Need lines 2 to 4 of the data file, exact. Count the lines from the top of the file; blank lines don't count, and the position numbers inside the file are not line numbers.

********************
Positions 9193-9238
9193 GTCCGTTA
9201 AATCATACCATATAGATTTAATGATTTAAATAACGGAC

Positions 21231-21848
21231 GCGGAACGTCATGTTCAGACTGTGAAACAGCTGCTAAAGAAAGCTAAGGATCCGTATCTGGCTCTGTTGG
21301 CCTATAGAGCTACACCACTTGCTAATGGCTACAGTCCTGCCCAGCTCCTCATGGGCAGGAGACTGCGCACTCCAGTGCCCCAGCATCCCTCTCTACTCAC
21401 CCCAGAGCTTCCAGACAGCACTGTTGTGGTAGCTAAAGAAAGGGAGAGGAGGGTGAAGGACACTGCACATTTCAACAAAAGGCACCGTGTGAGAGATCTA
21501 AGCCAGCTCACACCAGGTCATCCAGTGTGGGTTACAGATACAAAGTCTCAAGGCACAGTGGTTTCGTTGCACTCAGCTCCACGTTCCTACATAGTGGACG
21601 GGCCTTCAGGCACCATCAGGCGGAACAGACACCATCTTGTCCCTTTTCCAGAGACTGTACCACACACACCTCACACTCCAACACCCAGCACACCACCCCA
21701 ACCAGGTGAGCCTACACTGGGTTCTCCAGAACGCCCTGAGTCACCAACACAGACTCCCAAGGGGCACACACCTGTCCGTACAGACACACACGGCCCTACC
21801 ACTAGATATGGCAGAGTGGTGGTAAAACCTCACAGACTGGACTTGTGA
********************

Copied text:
9193 GTCCGTTA
9201 AATCATACCATATAGATTTAATGATTTAAATAACGGAC

Positions 21231-21848